Ovarian cancer is the fifth most common cancer among women, and causes more deaths than any other type of female reproductive cancer. Unfortunately, no screening test exists for ovarian cancer; however women are advised to have annual pelvic exams as an ovarian mass can often be felt during these exams, and watch for signs and symptoms listed below. Woman who have had breast cancer or have a family history of breast or ovarian cancer may be at increased risk; women over age 55 are at higher risk.
Signs and Symptoms
Symptoms of ovarian cancer are often vague, and can easily be blamed on more common conditions. See your doctor if you have the following symptoms on a daily basis for more than a few weeks:
- Bloating or swelling of the belly area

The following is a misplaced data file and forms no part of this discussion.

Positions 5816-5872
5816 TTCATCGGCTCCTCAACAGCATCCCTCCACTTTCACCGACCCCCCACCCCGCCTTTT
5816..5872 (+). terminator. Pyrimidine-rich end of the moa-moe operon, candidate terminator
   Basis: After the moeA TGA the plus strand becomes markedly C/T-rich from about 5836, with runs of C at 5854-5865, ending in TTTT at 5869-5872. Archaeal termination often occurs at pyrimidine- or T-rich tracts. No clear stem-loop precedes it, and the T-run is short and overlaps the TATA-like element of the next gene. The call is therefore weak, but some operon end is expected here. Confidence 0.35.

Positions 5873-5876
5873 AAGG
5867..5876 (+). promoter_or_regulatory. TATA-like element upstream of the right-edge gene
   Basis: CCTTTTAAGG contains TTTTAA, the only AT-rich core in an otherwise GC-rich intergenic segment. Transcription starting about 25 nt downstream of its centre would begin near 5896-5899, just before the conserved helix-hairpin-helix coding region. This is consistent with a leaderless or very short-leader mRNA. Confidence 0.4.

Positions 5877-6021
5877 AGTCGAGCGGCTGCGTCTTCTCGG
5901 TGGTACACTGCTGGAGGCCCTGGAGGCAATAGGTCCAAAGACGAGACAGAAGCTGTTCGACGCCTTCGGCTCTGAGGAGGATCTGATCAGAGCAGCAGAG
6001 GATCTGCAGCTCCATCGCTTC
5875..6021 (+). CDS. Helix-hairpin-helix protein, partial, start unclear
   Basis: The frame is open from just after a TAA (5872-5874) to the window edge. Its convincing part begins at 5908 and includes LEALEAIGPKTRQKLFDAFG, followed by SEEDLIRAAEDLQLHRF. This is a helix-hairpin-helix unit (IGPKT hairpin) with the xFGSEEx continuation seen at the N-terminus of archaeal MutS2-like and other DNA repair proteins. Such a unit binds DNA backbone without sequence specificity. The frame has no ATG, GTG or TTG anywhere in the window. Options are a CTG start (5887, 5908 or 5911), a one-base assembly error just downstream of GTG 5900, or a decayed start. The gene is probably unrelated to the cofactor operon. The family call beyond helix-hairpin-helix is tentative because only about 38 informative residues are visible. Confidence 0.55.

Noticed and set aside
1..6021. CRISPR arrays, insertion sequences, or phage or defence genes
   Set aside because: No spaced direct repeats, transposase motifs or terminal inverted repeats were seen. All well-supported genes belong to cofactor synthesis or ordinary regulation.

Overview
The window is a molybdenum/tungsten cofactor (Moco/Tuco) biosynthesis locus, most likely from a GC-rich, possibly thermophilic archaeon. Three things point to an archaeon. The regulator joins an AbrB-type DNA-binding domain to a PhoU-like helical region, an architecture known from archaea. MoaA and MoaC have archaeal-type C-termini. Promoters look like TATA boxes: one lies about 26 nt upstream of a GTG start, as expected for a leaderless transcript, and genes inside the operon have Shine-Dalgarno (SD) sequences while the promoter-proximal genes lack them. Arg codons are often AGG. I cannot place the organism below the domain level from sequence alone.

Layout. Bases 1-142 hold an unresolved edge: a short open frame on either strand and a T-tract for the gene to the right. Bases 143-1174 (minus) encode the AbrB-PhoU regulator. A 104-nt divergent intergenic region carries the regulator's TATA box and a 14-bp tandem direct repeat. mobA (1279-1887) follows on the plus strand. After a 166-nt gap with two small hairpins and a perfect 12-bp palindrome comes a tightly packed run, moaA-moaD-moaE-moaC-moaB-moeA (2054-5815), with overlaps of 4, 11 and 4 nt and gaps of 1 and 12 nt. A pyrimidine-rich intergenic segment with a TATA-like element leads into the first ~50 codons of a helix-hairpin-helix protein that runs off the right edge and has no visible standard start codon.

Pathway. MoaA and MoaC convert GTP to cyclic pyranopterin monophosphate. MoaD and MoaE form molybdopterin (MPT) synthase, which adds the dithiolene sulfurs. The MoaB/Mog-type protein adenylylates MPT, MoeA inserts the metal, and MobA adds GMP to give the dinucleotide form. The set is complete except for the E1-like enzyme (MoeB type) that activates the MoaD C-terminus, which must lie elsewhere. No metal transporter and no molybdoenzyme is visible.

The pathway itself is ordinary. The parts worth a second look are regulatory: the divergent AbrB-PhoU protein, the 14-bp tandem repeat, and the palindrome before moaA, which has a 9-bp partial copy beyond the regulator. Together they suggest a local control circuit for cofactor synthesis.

- Difficulty eating or feeling full quickly
- Pelvic or lower abdominal pain, or a sense of heaviness in the pelvic area
Tests such as an abdominal ultrasound, CT or MRI may be used to help diagnose ovarian cancer. Surgery such as a pelvic laparoscopy or pelvic laparotomy may be done to investigate, and a biopsy confirms the diagnosis.
- Surgery is used to treat all stages of ovarian cancer. For early stages and low-grade tumors, surgery may be the only treatment. Surgery may involve removal of both ovaries and fallopian tubes or total hysterectomy, and removal of other tissues and structures as needed. Most surgeries for ovarian cancer involve an open procedure.
- Lymph nodes in the pelvis and abdomen are examined and biopsied to check for spread of the disease.
- Depending on the stage, grade and type of tumor, chemotherapy may be recommended after surgery. Chemotherapy may be delivered through an IV, or given directly into the abdominal cavity through a novel approach known as intraperitoneal chemotherapy.
- Clinical trials offer cutting-edge therapies in addition to standard care treatment.